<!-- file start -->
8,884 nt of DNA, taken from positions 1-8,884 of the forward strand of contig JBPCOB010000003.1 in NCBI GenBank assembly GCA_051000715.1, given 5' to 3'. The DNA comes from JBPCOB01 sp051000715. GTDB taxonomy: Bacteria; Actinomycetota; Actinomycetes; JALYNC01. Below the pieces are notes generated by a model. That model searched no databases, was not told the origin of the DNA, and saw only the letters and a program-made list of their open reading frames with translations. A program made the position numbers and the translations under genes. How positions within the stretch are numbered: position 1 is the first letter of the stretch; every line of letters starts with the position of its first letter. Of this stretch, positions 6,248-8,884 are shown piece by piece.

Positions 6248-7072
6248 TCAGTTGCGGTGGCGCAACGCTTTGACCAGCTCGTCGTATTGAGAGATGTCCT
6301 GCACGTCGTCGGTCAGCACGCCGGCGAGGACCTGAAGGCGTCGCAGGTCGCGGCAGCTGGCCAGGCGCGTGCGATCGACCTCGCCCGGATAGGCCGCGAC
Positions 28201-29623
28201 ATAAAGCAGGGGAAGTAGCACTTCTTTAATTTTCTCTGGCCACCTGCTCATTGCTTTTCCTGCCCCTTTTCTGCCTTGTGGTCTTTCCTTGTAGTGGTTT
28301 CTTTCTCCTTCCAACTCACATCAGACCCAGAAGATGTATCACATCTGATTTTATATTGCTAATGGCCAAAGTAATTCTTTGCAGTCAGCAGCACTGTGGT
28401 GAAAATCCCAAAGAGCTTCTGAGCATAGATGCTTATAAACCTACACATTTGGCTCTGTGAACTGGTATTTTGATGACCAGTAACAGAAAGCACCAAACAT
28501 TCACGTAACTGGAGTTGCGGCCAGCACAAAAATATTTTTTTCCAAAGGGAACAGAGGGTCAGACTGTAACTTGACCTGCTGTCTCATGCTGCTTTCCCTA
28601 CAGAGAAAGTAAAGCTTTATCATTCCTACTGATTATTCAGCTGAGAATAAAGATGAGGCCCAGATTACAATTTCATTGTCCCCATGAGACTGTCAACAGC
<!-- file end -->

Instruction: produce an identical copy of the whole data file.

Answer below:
8,884 nt of DNA, taken from positions 1-8,884 of the forward strand of contig JBPCOB010000003.1 in NCBI GenBank assembly GCA_051000715.1, given 5' to 3'. The DNA comes from JBPCOB01 sp051000715. GTDB taxonomy: Bacteria; Actinomycetota; Actinomycetes; JALYNC01. Below the pieces are notes generated by a model. That model searched no databases, was not told the origin of the DNA, and saw only the letters and a program-made list of their open reading frames with translations. A program made the position numbers and the translations under genes. How positions within the stretch are numbered: position 1 is the first letter of the stretch; every line of letters starts with the position of its first letter. Of this stretch, positions 6,248-8,884 are shown piece by piece.

Positions 6248-7072
6248 TCAGTTGCGGTGGCGCAACGCTTTGACCAGCTCGTCGTATTGAGAGATGTCCT
6301 GCACGTCGTCGGTCAGCACGCCGGCGAGGACCTGAAGGCGTCGCAGGTCGCGGCAGCTGGCCAGGCGCGTGCGATCGACCTCGCCCGGATAGGCCGCGAC
Positions 28201-29623
28201 ATAAAGCAGGGGAAGTAGCACTTCTTTAATTTTCTCTGGCCACCTGCTCATTGCTTTTCCTGCCCCTTTTCTGCCTTGTGGTCTTTCCTTGTAGTGGTTT
28301 CTTTCTCCTTCCAACTCACATCAGACCCAGAAGATGTATCACATCTGATTTTATATTGCTAATGGCCAAAGTAATTCTTTGCAGTCAGCAGCACTGTGGT
28401 GAAAATCCCAAAGAGCTTCTGAGCATAGATGCTTATAAACCTACACATTTGGCTCTGTGAACTGGTATTTTGATGACCAGTAACAGAAAGCACCAAACAT
28501 TCACGTAACTGGAGTTGCGGCCAGCACAAAAATATTTTTTTCCAAAGGGAACAGAGGGTCAGACTGTAACTTGACCTGCTGTCTCATGCTGCTTTCCCTA
28601 CAGAGAAAGTAAAGCTTTATCATTCCTACTGATTATTCAGCTGAGAATAAAGATGAGGCCCAGATTACAATTTCATTGTCCCCATGAGACTGTCAACAGC